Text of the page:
Nortek Vector with IMU helps researchers keep up the quality of Japan’s waters

Although Nortek’s Vector velocimeter is more accustomed to highly energetic environments such as those found in surf zones, researchers in Japan have recently showed that it is equally at home in much more gentle — yet just as challenging — conditions.
Nortek Vector with IMU helps researchers keep up the quality of Japan’s waters

Aerial photo of Tono Dam and its reservoir.

A team from Tottori University, led by Dr. Hiroshi Yajima, has been using the Nortek Vector in a study aimed at improving Japan’s fresh water reservoir’s operational efficiency and water quality. Many of the world’s manmade reservoirs present stratified conditions, where water at depth may have a significantly different temperature and oxygen content than water closer to the surface. This condition varies throughout the year and between different basins.  Reservoir operators therefore withdraw water from different depths depending on these conditions. But, because of the temporal and spatial variability in these conditions, knowing the right depth from where to draw water is an imprecise endeavor: too much cold (or warm) water can negatively affect the fauna, flora and the quality of the water that is distributed to the population.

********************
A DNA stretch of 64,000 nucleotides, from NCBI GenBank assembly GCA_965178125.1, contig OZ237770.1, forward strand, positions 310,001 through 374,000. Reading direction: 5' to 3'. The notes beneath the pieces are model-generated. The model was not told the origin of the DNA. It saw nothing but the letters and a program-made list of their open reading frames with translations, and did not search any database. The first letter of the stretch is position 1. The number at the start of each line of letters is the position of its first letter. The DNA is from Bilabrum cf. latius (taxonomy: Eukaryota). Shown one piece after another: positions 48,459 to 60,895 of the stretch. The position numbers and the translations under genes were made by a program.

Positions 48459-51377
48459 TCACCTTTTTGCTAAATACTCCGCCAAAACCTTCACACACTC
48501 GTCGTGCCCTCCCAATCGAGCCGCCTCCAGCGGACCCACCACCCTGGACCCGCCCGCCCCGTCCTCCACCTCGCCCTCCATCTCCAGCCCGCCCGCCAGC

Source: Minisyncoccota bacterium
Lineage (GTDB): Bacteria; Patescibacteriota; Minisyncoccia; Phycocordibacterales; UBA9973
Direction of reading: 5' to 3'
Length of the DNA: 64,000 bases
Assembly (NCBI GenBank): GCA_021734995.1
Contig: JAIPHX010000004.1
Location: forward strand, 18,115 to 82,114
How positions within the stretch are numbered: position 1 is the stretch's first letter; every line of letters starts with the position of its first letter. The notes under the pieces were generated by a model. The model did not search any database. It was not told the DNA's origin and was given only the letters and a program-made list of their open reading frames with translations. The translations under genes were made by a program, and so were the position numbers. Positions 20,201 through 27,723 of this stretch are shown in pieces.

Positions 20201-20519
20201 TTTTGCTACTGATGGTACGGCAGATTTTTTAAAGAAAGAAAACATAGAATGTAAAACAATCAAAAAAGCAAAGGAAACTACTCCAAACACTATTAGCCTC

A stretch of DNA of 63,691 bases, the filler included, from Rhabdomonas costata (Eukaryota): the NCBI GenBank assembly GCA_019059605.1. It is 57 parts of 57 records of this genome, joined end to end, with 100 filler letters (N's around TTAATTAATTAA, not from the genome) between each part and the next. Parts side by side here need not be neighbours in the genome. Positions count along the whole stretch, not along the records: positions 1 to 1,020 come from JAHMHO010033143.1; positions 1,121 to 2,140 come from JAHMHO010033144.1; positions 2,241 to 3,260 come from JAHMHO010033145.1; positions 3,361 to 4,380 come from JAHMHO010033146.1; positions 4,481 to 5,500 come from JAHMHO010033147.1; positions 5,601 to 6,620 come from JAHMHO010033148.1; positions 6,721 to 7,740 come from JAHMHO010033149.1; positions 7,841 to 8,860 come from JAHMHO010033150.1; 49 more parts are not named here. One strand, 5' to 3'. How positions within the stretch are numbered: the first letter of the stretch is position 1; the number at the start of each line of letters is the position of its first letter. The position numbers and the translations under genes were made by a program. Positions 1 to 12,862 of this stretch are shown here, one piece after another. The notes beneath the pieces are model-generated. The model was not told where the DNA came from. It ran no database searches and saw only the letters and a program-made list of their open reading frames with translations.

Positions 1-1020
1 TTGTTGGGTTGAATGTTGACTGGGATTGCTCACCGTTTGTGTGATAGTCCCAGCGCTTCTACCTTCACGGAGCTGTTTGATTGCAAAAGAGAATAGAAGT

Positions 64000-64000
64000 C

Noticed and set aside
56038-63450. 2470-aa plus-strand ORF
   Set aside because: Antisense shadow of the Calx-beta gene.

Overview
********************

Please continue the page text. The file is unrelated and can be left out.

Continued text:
Read the full case study here.